South Africa is ‘Libby x 40’

10 Apr 2008 by under News

In international news this week was the support of a ban on asbestos and all asbestos products in .

News24.com reported, in a story compiled by the South African Press Association, that trade union Solidarity expressed its support for the ban, and called on the government to also amend its asbestos dumping requirements or find alternative options.

The union also said that South Africa “could have followed the example of the rest of the western world and enforced this prohibition years ago,” according to the news story.

A related story published by TransWorldNews on Monday, April 7, stated that “in newly published documents by the Department of Environmental Affairs and Tourism [in South Africa], specific regulations have been introduced upon the use, manufacturing, import, and export of asbestos and asbestos containing materials.”

The report says that while some asbestos containing products, such as existing concrete shingles and ceilings, will not be immediately eradicated, the regulations call for the “phasing out” of such materials.

While the move toward this asbestos ban in South Africa is a positive step, it may be too little too late, according to Robert Jones, an environmental researcher with Rhodes University, who recently completed a study of several areas closest to now-closed asbestos mining sites in South Africa. Jones was a speaker at the recent in Detroit, Mich.

“South Africa is blessed with mineral resources – gold, diamonds, platinum,” he said. “And also cursed with mineral resources – asbestos.”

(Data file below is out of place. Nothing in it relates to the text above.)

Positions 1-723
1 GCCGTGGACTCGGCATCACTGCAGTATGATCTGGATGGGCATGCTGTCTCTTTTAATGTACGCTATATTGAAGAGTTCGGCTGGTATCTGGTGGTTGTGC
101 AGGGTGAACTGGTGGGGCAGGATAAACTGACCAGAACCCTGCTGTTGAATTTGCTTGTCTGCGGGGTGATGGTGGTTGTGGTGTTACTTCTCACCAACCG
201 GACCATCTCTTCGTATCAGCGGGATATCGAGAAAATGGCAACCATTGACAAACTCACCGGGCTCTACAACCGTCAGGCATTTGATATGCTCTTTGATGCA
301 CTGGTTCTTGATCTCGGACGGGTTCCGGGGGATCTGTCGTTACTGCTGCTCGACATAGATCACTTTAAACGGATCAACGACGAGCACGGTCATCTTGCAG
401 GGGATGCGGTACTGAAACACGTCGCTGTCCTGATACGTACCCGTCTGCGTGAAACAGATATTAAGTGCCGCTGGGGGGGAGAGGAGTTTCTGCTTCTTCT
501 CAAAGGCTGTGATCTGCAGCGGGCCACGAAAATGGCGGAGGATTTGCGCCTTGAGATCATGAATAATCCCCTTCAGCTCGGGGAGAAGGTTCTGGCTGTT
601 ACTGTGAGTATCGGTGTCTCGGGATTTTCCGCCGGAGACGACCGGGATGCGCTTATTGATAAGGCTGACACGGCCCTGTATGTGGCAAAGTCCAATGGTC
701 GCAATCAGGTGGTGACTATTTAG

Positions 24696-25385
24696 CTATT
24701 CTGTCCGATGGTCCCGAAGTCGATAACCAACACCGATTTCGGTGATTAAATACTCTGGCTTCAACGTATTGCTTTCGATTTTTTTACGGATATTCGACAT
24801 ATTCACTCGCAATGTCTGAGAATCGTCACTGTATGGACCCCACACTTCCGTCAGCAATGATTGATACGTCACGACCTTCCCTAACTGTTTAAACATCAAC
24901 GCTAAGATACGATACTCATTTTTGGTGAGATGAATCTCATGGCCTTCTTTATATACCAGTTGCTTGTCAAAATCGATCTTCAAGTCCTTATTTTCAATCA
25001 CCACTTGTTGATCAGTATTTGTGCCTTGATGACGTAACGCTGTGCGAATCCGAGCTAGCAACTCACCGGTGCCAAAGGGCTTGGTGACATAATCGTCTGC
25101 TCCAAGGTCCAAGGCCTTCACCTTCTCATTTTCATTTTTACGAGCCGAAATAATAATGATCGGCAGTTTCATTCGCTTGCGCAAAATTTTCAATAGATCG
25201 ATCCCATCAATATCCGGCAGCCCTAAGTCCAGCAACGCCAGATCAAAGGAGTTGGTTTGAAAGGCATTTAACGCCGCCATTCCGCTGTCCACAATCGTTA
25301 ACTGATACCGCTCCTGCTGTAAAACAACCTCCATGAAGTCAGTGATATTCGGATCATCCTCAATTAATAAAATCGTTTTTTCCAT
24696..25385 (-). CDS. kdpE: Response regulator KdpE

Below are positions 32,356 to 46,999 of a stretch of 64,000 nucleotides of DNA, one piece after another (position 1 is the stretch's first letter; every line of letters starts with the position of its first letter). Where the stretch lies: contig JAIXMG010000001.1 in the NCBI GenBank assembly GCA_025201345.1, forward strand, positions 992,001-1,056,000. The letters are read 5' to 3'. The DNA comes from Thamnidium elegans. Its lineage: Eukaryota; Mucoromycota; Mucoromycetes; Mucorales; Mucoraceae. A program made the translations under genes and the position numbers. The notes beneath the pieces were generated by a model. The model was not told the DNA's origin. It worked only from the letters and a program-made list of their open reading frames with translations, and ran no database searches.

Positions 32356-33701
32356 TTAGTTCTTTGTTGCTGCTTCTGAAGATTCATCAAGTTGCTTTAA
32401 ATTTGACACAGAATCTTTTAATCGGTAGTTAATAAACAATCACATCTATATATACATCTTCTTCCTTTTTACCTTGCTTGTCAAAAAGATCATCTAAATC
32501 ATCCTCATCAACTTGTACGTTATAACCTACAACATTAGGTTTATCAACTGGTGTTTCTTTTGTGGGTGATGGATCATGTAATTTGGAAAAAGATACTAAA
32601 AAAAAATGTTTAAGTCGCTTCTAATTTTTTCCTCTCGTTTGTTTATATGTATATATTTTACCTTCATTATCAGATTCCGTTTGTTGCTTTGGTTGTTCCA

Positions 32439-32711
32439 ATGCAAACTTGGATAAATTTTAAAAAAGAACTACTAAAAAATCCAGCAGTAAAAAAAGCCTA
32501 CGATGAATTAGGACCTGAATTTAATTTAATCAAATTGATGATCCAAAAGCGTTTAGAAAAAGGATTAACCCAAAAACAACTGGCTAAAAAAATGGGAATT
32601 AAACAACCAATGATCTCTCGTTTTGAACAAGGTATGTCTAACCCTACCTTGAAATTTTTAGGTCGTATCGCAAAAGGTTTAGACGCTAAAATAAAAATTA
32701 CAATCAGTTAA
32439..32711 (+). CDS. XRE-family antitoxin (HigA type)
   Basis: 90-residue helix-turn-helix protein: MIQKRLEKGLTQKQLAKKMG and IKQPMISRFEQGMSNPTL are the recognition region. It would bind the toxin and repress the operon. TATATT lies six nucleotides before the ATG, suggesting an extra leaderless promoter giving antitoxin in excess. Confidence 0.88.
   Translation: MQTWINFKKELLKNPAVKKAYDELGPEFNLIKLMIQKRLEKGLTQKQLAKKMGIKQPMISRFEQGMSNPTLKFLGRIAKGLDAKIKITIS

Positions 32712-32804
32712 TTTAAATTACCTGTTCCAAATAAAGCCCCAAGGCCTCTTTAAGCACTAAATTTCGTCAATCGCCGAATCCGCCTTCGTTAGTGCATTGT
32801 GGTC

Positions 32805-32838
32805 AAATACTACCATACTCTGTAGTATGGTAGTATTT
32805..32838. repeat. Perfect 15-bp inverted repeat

Between 1893-2001, South Africa mined all three types of commercial asbestos and was among the world’s leaders in asbestos mining and use.

Jones surveyed several communities within 2-5 km of the country’s largest asbestos mining sites, encompassing an area of approximately 7,000 square kilometers at each site. Assessment teams were made up of local people in the affected communities, and they targeted areas most suspect for contamination. Teams physically sampled soil and building materials from the locations.

While acknowledging that samples all came from high-risk areas where contamination was expected, the results were still staggering.

75-85% of homes surveyed are contaminated.

47-59% of schools are contaminated

53% of roads are contaminated

In many cases, the soil is blue with visible asbestos dust and clumps of asbestos fibers and minerals. Sports fields and schools are built on contaminated ground, and people build homes with mud bricks made from asbestos-contaminated soil. Some of the population has 24/7 exposure to contaminated soil. The ground is dry, and homeowners sweep bare ground into clouds of dust.

Jones likens the potential future of some of these areas of South Africa to “Libby (Montana) times forty.”

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